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PP/Cataloging Software for a fast learning beginner
Well, I probably should have searched further for this answer, but let me ask the question.......

I just decided to get back into digital photography. I pulled out the EOS 10D and purchased a new EOS 40D and am on a tear..

Right now, I am shooting JPEGs only, and probably will for the forseeable future as I reaquaint myself with some basics, and learn about my camera..

I want to buy a PP software program that I can do some VERY basic things with on the pictures that I am shooting, but that will also have the advanced features I may want/need as I progress and maybe start experimenting with RAW files. I am also interested in any opinioins on archival/storage programs that let me catalog files (Picasa etc)..

Any recommendations on the PP or cataloging software, or is there ONE solution that is good at both for new and advanced users?.

Oh, and I am PC user....Windows Vista Home Premium..

Thanks!!!!..

Comments (9)

It sounds like you may want to look at Photoshop Elements 5, or now, Paint Shop Pro X2. These are excellent editors and both will also work with RAW files if you choose to go that route. Elements requires a free plug in (Adobe Camera Raw) to work with raw files, and PSP X2 has raw editing built in..

Your camera might come with a raw converter program or editor as well, and will more than likely read your raw camera settings better than any 3rd party program will, but usually the camera manufacurer raw editors do only very basic core image editing (but don't underestimate the power of these editors - others can't touch what they can do to correct and improve your images sometimes). If you wish to enhance your images further (cloning, working with layers, etc), you will still need a 3rd party application like Photoshop or Paint Shop Pro..

PhotoShop CS may be overkill since you said you wanted to do some basic things for now, and there are plenty of people who have used both CS and Elements and rarely use CS because Elements covers most of what they need, for a fraction of the price. Both Elements and PSP X2 will do what you are asking for, and allow you to grow with your Post Processing..

However, where Elements 5 has (I think) a good photo organizer and cataloging system, the one in PSP X2 really is not intended to be used as a cataloging system although it can be used that way (each goes about it differently, and I find the Elements organizer better suited to my needs); but I'm beginning to see (IMHO) that X2 has much more advanced editing tools, gives better results and is easier to use than Elements..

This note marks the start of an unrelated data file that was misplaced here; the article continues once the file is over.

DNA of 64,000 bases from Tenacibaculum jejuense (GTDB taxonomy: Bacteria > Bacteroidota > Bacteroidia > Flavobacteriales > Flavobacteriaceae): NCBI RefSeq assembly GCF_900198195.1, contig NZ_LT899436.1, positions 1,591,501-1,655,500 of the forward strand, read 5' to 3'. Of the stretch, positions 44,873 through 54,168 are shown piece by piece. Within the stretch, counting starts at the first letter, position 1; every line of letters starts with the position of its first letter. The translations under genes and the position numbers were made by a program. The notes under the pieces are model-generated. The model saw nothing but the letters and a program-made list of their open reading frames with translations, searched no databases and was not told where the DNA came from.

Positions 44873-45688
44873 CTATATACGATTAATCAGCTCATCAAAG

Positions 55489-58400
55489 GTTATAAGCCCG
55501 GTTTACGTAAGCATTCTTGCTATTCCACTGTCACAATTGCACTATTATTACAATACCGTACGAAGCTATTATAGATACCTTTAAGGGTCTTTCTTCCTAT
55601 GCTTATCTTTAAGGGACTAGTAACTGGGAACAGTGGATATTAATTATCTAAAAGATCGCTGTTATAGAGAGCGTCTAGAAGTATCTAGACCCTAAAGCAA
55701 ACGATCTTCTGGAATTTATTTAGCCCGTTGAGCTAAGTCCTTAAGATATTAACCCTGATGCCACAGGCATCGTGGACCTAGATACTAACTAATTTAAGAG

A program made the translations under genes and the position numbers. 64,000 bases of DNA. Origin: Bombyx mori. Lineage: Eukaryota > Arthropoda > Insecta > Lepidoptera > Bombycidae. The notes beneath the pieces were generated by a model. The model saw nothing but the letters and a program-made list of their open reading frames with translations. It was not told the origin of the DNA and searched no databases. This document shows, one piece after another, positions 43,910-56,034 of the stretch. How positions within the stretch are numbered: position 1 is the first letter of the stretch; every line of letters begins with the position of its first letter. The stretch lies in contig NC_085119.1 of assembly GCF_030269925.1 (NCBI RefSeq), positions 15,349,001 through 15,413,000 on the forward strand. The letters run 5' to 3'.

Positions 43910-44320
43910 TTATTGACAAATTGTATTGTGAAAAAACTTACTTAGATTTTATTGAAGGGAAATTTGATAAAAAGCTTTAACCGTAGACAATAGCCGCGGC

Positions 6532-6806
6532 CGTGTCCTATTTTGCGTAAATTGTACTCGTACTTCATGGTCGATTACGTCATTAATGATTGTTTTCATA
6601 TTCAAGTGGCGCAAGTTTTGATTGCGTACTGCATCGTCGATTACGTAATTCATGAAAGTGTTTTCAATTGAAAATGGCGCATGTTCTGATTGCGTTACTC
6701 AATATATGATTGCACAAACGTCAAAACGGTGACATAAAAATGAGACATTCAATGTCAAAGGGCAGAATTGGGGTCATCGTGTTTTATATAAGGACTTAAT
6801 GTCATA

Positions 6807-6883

My current workflow, as it stands right now is:.

1. Shoot raw.2. Adjust photos if needed using Nikon Capture NX, then export to jpeg from NX.3. Import jpegs to PSE 5 Organizer.4. Edit jpegs using Paint Shop Pro X2 (or PSE 5)..

There are more applications out there, but I cannot comment on them as I have no experience with them..

Albert-O.

Http://www.berto.zenfolio.com.

Image control:Zoom outZoom 100%Zoom inExpand AllOpen in new window..

Comment #1

I've started a trial of ACDSee Pro 2, and so far, I'm quite impressed. Very good catalog capabilities, and quite a nice photo editor as well.You can get a 30 day trial here:.

Http://store.digitalriver.com/servlet/ControllerServletjsessionid=11b47d8d07c14dc99078e6a06c9b2ea7?Action=DisplayPage&Locale=en_US&SiteID=acd&id=ProductDetailsPage&productID=78701700.

Smackdown wrote:.

Well, I probably should have searched further for this answer, butlet me ask the question.......

I just decided to get back into digital photography. I pulled out theEOS 10D and purchased a new EOS 40D and am on a tear..

Right now, I am shooting JPEGs only, and probably will for theforseeable future as I reaquaint myself with some basics, and learnabout my camera..

I want to buy a PP software program that I can do some VERY basicthings with on the pictures that I am shooting, but that will alsohave the advanced features I may want/need as I progress and maybestart experimenting with RAW files. I am also interested in anyopinioins on archival/storage programs that let me catalog files(Picasa etc)..

Any recommendations on the PP or cataloging software, or is there ONEsolution that is good at both for new and advanced users?.

Oh, and I am PC user....Windows Vista Home Premium..

Thanks!!!!.

PatcoA photograph is more than a bunch of pixels..

Comment #2

Get LightRoom 1.2 and Photoshop Elements 5.0....

LR is a revolutionary photo database. In addition, it will do basic adjustments to color, crop, do simple NR and sharpening. It works with both RAW and JPEG files..

If you need to do selections and layers, get PSE5..

LR and PSE5 work well together!.

Charlie DavisNikon 5700 & Sony R1HomePage: http://www.1derful.infoBridge Blog: http://www.here-ugo.com/BridgeBlog/..

Comment #3